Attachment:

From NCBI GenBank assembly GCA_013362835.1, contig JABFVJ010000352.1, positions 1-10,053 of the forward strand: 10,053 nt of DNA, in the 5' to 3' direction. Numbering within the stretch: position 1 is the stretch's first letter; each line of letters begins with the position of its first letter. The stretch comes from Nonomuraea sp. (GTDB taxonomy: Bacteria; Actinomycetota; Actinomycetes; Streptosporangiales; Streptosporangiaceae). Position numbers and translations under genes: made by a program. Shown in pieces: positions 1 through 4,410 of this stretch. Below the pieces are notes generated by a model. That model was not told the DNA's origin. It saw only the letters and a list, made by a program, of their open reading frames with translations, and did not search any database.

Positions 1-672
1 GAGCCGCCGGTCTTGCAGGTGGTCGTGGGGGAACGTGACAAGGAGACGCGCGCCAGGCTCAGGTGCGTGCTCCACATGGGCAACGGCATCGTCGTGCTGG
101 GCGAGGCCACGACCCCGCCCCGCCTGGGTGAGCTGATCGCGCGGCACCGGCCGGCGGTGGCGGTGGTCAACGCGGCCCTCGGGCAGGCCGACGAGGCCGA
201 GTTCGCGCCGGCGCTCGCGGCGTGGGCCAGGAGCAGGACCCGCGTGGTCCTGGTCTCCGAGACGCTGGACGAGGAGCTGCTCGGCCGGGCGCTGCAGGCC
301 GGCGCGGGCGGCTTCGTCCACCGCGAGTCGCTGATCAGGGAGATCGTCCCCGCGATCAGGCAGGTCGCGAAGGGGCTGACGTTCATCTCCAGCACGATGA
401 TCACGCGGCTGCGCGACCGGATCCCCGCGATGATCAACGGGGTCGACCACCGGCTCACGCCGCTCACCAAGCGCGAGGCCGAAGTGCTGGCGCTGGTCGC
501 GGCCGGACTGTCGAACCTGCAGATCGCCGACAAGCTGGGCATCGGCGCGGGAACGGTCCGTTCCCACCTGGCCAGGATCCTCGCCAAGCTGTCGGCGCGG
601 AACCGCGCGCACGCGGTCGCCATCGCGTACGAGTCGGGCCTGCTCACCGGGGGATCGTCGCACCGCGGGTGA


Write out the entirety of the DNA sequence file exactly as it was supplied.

From NCBI GenBank assembly GCA_013362835.1, contig JABFVJ010000352.1, positions 1-10,053 of the forward strand: 10,053 nt of DNA, in the 5' to 3' direction. Numbering within the stretch: position 1 is the stretch's first letter; each line of letters begins with the position of its first letter. The stretch comes from Nonomuraea sp. (GTDB taxonomy: Bacteria; Actinomycetota; Actinomycetes; Streptosporangiales; Streptosporangiaceae). Position numbers and translations under genes: made by a program. Shown in pieces: positions 1 through 4,410 of this stretch. Below the pieces are notes generated by a model. That model was not told the DNA's origin. It saw only the letters and a list, made by a program, of their open reading frames with translations, and did not search any database.

Positions 1-672
1 GAGCCGCCGGTCTTGCAGGTGGTCGTGGGGGAACGTGACAAGGAGACGCGCGCCAGGCTCAGGTGCGTGCTCCACATGGGCAACGGCATCGTCGTGCTGG
101 GCGAGGCCACGACCCCGCCCCGCCTGGGTGAGCTGATCGCGCGGCACCGGCCGGCGGTGGCGGTGGTCAACGCGGCCCTCGGGCAGGCCGACGAGGCCGA
201 GTTCGCGCCGGCGCTCGCGGCGTGGGCCAGGAGCAGGACCCGCGTGGTCCTGGTCTCCGAGACGCTGGACGAGGAGCTGCTCGGCCGGGCGCTGCAGGCC
301 GGCGCGGGCGGCTTCGTCCACCGCGAGTCGCTGATCAGGGAGATCGTCCCCGCGATCAGGCAGGTCGCGAAGGGGCTGACGTTCATCTCCAGCACGATGA
401 TCACGCGGCTGCGCGACCGGATCCCCGCGATGATCAACGGGGTCGACCACCGGCTCACGCCGCTCACCAAGCGCGAGGCCGAAGTGCTGGCGCTGGTCGC
501 GGCCGGACTGTCGAACCTGCAGATCGCCGACAAGCTGGGCATCGGCGCGGGAACGGTCCGTTCCCACCTGGCCAGGATCCTCGCCAAGCTGTCGGCGCGG
601 AACCGCGCGCACGCGGTCGCCATCGCGTACGAGTCGGGCCTGCTCACCGGGGGATCGTCGCACCGCGGGTGA